Other courts have reached the opposite conclusion, reasoning one federal statute does not preempt another when they address the same subject in different ways. Cases from the Seventh Circuit ( Randolph v. IMBS Inc., 368 F.3d 726 (7th Cir. 2004)) and Third Circuit (Simon v. FIA Card Servs., N.A., 732 F.3d 259 (3d Cir. 2013)) held a federal statute implicitly repeals another when there is “an irreconcilable conflict between the statutes or a clearly expressed legislative decision that one replaces the other.”
Since the preemption argument was not addressed in Crawford, the District Court in Johnson was the first to confront the preclusion question that the Eleventh Circuit left open. In Johnson, the debtor filed for Chapter 13 bankruptcy relief. A debt collector filed a proof of claim that disclosed on its face that the claim was barred by the statute of limitations. The debtor sued the debt collector, alleging that the filing of the proof of claim was deceptive and misleading under § 1692e and unfair and unconscionable under § 1692f. The District Court found that there was an irreconcilable conflict between the Bankruptcy Code and the FDCPA, because a creditor can properly file a proof of claim on a time-barred debt under the Bankruptcy Code as long as the underlying debt has not been extinguished under state law, but the same creditor cannot file the proof of claim without violating the FDCPA, as construed by Crawford. In other words, the District Court said, “the Code authorizes filing a proof of claim on a debt known to be stale, while the [FDCPA] (as construed by Crawford) prohibits that precise practice,” and “those contradictory provisions cannot possibly be given effect simultaneously.” And in the face of that conflict, the District Court ruled that the FDCPA “must give way” to the Bankruptcy Code.
The Eleventh Circuit reversed stating that it saw no irreconcilable conflict between the Bankruptcy Code and the FDCPA. The Court pointedly ruled: “[A]lthough the (Bankruptcy) Code certainly allows all creditors to file proofs of claim in bankruptcy cases, the Code does not at the same time protect those creditors from all liability. A particular subset of creditors – debt collectors – may be liable under the FDCPA for bankruptcy filings they know to be time-barred.” In finding no conflict between the federal statutes, the Eleventh Circuit noted “when a particular type of creditor” – a “debt collector” as defined under the FDCPA – files a proof of claim for a debt it knows is out-of-statute, the creditor must “still face the consequences” imposed by the FDCPA for a ’misleading’ or ’unfair’ claim.”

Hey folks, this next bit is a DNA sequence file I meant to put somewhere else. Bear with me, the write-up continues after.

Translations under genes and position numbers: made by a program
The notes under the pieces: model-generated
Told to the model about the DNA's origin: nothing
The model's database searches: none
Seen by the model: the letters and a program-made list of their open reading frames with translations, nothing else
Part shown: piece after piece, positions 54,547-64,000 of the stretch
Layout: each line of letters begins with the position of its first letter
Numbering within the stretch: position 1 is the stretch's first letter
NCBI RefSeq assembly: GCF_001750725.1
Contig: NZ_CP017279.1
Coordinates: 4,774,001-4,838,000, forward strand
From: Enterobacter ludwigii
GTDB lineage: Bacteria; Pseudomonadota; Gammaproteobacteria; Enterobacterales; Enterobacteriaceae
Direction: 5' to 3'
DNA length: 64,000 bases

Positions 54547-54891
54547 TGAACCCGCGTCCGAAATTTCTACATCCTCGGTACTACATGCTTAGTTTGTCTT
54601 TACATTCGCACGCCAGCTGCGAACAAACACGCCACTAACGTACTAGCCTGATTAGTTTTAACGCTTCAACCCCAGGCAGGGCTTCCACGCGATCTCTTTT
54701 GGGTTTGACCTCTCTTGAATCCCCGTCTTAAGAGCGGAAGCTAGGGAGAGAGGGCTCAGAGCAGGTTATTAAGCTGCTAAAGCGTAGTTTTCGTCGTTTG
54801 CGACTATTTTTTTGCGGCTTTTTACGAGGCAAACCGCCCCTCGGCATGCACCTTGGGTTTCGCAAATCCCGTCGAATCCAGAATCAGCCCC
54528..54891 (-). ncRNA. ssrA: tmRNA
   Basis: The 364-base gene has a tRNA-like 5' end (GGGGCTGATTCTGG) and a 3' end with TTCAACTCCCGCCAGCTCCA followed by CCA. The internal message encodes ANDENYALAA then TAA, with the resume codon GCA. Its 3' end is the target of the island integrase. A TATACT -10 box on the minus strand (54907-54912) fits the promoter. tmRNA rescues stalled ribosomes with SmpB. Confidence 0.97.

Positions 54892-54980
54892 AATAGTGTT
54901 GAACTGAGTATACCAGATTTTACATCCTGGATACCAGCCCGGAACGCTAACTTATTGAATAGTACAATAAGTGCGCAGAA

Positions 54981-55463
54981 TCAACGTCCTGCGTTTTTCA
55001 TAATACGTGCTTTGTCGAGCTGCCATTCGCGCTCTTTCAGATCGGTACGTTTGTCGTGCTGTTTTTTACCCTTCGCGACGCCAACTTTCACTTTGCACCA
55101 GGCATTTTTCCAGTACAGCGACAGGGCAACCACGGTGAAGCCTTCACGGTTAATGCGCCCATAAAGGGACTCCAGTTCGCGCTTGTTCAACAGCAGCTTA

Midland petitioned the Supreme Court to grant certiorari and the reply by Johnson agreed with the need for review. As Midland pointed out in its reply brief, the case presented an unusual situation where both petitioner and respondent agreed that the questions presented implicate clear circuit conflicts on important issues of federal law.
THE ORAL ARGUMENT
Much of the focus during Midland’s argument was on answering the question why creditors are allowed to file such claims in the first place. Midland’s counsel noted that under the Bankruptcy Code, a creditor may file a proof of claim in a debtor’s bankruptcy. A “claim” is defined as a “right to payment, whether or not such right is reduced to judgment, liquidated, unliquidated, fixed, contingent, matured, unmatured, disputed, undisputed, legal, equitable, secured, or unsecured.” In prior cases, the Supreme Court interpreted this language to create an “entitle[ment]” for creditors to file a proof of claim in a bankruptcy proceeding where a “right to payment” exists. A “right to payment” under the Bankruptcy Code “is nothing more nor less than an enforceable obligation.”
Consumer advocates, including Johnson, argued that there is no “right” to file a time-barred claim when there is no right to have that claim repaid in a Chapter 13 bankruptcy proceeding. Courts, including the Eleventh Circuit in Johnson, have regularly rejected this argument because the Code does allow claims in a Chapter 13 bankruptcy proceeding by a party who does not necessarily have a right to have his claim paid.